Dealing with distracting predicate nouns.
Avoiding Our Problem
Sentences that contain a singular subject and a plural predicate noun, or a plural subject and a singular predicate noun, often sound awkward. Take these two examples: “Her best feature is her legs,” and “Dirty diapers are the worst part of parenting.” Although these sentences are grammatically correct, they could make readers do a double take.
If you want to avoid the problem, just rewrite your sentence. You could try to make both the subject and the predicate noun singular, or both plural; if that doesn’t work, you’ll have to change the sentence. As far as the legs sentence, you probably shouldn't write, “Her best features are her legs,” or “Her best feature is her leg,” so if you wanted to rewrite it, you would have to change it. Perhaps “She has great legs” would suffice.
As far as the dirty diapers sentence, you could say, “Changing dirty diapers is the worst part of parenting,” among other things.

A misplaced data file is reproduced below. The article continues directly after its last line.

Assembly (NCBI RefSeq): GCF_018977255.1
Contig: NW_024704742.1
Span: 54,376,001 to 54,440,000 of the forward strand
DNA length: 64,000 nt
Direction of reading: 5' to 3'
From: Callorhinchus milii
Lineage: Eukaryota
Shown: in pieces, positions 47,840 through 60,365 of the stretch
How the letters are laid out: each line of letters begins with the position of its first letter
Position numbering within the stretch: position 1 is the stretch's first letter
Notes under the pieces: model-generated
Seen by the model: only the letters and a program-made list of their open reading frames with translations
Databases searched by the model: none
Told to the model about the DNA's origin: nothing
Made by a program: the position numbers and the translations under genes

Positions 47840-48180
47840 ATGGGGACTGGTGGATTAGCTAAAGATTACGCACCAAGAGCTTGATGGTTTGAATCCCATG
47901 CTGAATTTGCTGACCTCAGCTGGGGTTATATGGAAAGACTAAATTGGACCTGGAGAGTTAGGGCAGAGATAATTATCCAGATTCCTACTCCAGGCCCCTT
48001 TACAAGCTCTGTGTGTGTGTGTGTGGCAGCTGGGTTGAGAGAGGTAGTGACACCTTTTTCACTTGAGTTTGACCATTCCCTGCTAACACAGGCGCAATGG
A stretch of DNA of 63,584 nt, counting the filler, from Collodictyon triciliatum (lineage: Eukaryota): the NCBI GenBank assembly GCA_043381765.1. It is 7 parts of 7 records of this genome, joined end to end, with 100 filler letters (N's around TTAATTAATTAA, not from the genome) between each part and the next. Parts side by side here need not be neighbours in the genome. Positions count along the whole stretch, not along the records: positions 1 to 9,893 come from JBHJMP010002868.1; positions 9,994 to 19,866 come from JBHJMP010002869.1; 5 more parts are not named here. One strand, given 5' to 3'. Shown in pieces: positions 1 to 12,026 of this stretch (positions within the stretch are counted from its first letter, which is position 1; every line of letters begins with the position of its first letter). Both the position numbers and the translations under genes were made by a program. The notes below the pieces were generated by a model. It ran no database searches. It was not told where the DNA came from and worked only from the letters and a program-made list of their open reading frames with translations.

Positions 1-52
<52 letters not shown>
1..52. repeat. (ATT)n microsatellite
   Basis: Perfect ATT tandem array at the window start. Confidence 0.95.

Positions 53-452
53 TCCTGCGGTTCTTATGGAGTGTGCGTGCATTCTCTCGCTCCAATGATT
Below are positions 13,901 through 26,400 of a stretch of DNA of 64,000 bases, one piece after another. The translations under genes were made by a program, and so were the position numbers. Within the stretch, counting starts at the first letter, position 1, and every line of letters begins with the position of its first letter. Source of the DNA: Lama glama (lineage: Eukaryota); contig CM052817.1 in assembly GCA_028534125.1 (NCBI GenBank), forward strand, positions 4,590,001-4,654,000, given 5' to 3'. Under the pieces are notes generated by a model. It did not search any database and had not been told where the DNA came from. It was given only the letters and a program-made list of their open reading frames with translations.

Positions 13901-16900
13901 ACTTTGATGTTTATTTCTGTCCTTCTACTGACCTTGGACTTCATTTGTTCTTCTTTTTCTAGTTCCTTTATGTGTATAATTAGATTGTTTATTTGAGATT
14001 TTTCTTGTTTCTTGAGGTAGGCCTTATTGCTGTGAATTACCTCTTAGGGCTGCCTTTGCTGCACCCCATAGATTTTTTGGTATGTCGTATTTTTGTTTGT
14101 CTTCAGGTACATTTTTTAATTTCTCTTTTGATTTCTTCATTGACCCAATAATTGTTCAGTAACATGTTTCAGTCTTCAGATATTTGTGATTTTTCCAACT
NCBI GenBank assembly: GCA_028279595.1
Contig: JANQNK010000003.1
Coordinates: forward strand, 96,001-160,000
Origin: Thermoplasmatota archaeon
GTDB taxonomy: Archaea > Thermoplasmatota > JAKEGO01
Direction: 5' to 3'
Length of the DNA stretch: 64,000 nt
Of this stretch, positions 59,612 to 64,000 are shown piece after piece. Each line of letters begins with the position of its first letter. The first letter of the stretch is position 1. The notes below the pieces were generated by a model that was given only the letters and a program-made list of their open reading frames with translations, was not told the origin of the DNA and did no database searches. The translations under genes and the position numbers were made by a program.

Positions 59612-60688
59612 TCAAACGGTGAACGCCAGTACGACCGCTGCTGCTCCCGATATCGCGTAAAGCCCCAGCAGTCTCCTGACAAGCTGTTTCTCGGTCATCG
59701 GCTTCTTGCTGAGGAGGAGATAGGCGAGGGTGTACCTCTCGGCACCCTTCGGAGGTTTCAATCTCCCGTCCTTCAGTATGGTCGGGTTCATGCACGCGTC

In summary, sometimes subject-verb agreement gets muddied by other parts of the sentence, but don’t let yourself become distracted. Determine whether the subject is singular or plural, and then match up your verb accordingly.
The Curious Case of the Misplaced Modifier
This podcast was written by Bonnie Trenga, author of The Curious Case of the Misplaced Modifier, who blogs at sentencesleuth.blogspot.com, and I'm Mignon Fogarty, the author of the New York Times bestseller Grammar Girl's Quick and Dirty Tips for Better Writing.
1. Stilman, A. Grammatically Correct. Cincinnati: Writer's Digest Books, 2004, p. 211.
2. Lutz, G. and Stevenson, D. Grammar Desk Reference. Cincinnati: Writer's Digest Books, 2005, p. 94.
3. Garner, B. Garner's Modern American Usage. Oxford: Oxford University Press. 2003, pp. 753-4.